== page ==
In Spain and throughout the Spanish-speaking and Catalan-speaking world, the three kings (Sp. "los Reyes Magos", also "Los Tres Reyes Magos", Cat. "els Reis Mags d'Orient") receive wish letters from children and magically bring them gifts on the night before Epiphany. The Wise Men come from the Orient on their camels to visit the houses of all the children; like the Northern European Santa Claus with his reindeer, they visit everyone in one night. In some areas, children prepare a drink for each of the kings. In Catalonia, it is also traditional to prepare food and drink for the camels, because this is the only night of the year when they eat.
Spanish- and Catalan-speaking cities organize cavalcades in the evening, in which the kings and their servants parade and throw caramels to the children (and parents) in attendance.
Currently this tradition, like that of the Christmas crib and the Christmas tree, coexists in many regions with Papa Noel (Father Christmas), in Basque areas with Olentzero, and in Catalonia with the Tió de Nadal.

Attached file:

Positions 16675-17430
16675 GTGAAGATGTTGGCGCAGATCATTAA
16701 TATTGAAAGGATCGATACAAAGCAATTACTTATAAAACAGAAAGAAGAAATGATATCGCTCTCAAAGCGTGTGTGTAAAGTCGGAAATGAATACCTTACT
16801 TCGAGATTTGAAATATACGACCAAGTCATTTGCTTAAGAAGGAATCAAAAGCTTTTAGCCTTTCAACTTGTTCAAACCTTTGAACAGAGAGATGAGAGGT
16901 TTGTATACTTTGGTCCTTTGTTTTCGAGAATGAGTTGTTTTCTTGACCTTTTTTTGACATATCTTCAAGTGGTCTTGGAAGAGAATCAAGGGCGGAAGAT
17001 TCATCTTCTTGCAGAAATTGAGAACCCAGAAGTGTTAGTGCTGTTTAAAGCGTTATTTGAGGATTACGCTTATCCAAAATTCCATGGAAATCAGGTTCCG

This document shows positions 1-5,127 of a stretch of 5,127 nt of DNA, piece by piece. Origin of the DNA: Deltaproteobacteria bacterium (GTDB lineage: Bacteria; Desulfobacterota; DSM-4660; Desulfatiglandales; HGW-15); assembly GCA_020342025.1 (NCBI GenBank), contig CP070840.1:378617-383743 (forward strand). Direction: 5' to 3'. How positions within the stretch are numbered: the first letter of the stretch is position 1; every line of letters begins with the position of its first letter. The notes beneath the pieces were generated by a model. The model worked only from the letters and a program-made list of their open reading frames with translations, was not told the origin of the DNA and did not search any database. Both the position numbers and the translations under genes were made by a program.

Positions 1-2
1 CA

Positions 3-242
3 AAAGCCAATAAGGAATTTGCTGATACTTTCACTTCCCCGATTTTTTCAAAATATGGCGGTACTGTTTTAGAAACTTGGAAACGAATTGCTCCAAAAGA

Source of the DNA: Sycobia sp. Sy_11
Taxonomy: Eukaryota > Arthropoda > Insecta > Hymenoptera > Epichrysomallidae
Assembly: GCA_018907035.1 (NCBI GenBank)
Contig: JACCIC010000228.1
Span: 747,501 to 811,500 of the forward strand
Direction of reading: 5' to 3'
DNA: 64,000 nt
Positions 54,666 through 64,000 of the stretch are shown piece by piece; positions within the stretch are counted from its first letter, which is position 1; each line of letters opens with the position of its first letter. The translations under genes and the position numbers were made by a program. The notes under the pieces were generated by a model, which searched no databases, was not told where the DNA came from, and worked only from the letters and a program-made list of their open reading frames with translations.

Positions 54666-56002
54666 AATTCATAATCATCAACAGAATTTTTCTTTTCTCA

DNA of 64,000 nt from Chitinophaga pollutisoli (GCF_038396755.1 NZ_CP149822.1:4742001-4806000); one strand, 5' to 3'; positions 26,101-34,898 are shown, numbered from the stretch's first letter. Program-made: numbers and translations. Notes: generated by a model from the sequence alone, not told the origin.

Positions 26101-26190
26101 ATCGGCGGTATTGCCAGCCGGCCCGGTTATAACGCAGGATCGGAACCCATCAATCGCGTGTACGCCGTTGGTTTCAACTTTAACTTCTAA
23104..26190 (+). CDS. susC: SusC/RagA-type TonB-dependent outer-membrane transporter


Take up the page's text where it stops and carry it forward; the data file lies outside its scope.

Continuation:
Catalonia holds many other specific traditions about the three kings, some very local, some more widespread. In most of Catalonia, Page Gregory prepares the way for the kings and lets them know who has been good or bad, but in Cornellà de Llobregat , Mag Maginet prepares their way. In Terrassa this is the role of the page Xiu-Xiu , but with Hassim Jezzabel separately serving Caspar. The cavalcade of the three kings in Alcoi (a city located not in Catalonia but in Alicante, in the autonomous community of Valencia) claims to be the oldest in the world; the participants who portray the kings and pages walk through the crowd, giving presents to the children directly.
In Catalonia, Melchior (Cat. "Melcior"), light-skinned as usual, dressed in the style of a king of the late Middle Ages (the Gothic Era), is the youngest king, but has a white beard and hair, because Jesus punished him for unnecessariily showing off his strength and youth. He brings the children baubles. Caspar (Cat. "Gaspar"), also light-skinned and similarly dressed, has brown hair. He brings them toys. Balthasar (Cat. "Baltasar") is dark-skinned and dressed as an Arab or Moor. It is his job to leave a lump of coal for children who have been bad.
FootnotesIn 2004 the Anglican Communion declared the magi could possibly have been women, and revised all sacred texts with the gender neutral term magi.
- Mark Rose, "The Three Kings & the Star": the Cologne reliquary and the BBC popular documentary
- John of Hildesheim, "History of the three Kings" modernized in English by H. S. Morris
- The Journey of the Magi
- List of names for the Biblical nameless
- History of astrology
- Sinter Klaas